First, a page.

President Chen of Taiwan discusses the WHO entry issue in a letter in the Washington Post today:

It is improper and unprecedented for an international humanitarian organization to enter into a secret pact with one of its member states, especially an authoritarian one. More important, the memorandum has been used to obstruct Taiwan’s participation in WHO activities. Our representatives were unable to attend the majority of conferences they sought admission to last year. The WHO secretariat has effectively jeopardized the health of people in Taiwan and other countries.

For a decade, we have striven relentlessly to participate in the WHO, to no avail. Even our humble pursuit of “meaningful participation” has yielded little success. With 95 percent of the Taiwanese people supporting full WHO membership, I must act upon the will of my people as a democratically elected president.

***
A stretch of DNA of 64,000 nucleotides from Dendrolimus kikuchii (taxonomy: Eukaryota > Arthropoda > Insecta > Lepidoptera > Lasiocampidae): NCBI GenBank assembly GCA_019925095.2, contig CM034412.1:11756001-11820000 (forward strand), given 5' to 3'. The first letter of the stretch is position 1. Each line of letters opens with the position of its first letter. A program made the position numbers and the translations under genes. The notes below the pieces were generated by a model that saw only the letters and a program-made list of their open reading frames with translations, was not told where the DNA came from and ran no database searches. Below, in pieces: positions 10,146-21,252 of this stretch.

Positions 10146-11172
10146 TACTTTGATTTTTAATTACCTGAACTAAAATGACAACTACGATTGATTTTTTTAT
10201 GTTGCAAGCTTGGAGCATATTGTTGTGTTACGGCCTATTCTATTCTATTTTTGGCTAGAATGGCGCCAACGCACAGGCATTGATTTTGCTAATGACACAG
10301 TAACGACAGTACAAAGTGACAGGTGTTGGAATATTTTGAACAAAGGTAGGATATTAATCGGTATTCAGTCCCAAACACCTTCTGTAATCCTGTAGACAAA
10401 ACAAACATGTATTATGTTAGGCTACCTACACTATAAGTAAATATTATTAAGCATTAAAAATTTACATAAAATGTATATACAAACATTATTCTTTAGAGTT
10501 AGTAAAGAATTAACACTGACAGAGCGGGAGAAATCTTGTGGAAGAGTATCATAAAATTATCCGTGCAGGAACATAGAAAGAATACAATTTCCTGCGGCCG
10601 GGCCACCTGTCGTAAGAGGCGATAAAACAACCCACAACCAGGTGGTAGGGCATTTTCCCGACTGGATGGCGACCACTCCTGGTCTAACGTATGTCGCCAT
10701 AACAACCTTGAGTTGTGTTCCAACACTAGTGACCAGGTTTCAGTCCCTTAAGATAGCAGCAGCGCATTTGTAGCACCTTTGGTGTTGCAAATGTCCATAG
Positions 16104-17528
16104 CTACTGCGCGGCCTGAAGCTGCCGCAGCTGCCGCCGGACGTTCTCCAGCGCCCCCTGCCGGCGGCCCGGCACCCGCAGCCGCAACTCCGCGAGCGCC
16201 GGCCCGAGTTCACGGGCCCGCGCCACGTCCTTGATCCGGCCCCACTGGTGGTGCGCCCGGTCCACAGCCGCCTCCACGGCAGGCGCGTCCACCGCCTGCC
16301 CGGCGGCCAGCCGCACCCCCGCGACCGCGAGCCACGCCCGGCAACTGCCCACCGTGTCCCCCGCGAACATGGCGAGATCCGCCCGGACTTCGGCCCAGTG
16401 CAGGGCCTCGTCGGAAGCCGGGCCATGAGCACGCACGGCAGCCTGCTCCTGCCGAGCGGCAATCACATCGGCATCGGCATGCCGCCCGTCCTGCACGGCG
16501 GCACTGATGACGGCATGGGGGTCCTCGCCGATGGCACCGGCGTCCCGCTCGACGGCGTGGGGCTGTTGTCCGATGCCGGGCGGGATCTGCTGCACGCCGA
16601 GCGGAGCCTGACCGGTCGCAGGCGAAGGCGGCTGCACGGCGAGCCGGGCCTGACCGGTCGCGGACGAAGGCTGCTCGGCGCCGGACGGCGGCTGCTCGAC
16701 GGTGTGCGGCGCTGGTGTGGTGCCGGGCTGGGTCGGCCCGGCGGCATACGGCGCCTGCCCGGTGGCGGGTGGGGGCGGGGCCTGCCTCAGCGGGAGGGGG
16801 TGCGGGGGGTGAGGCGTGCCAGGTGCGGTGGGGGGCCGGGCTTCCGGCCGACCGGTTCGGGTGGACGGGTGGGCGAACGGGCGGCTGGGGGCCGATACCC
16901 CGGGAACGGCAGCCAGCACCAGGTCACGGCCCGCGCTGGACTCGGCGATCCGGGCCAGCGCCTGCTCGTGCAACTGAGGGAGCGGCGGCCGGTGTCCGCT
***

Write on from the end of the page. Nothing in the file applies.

On April 11, I sent a letter to the WHO formally requesting our nation’s application for membership under the name “Taiwan.” The secretariat responded on April 25, claiming that Taiwan is not a sovereign state and therefore is not eligible for WHO membership. This is legally and morally deplorable.

Article 3 of the Constitution of the World Health Organization stipulates: “Membership in the Organization shall be open to all States,” while Article 6 provides that states such as Taiwan that are not members of the United Nations “may apply to become Members and shall be admitted as Members when their application has been approved by a simple majority vote of the Health Assembly.” Rule 115 of the WHA Rules of Procedure stipulates that “Applications made by a State for admission to membership . . . shall . . . be addressed to the Director-General and shall be transmitted immediately” to WHO members.

Clearly, the authority to determine whether Taiwan is eligible for admission to the WHO belongs to its members, many of which have diplomatic relations with Taiwan and cannot be co-opted by any individual or administrative office.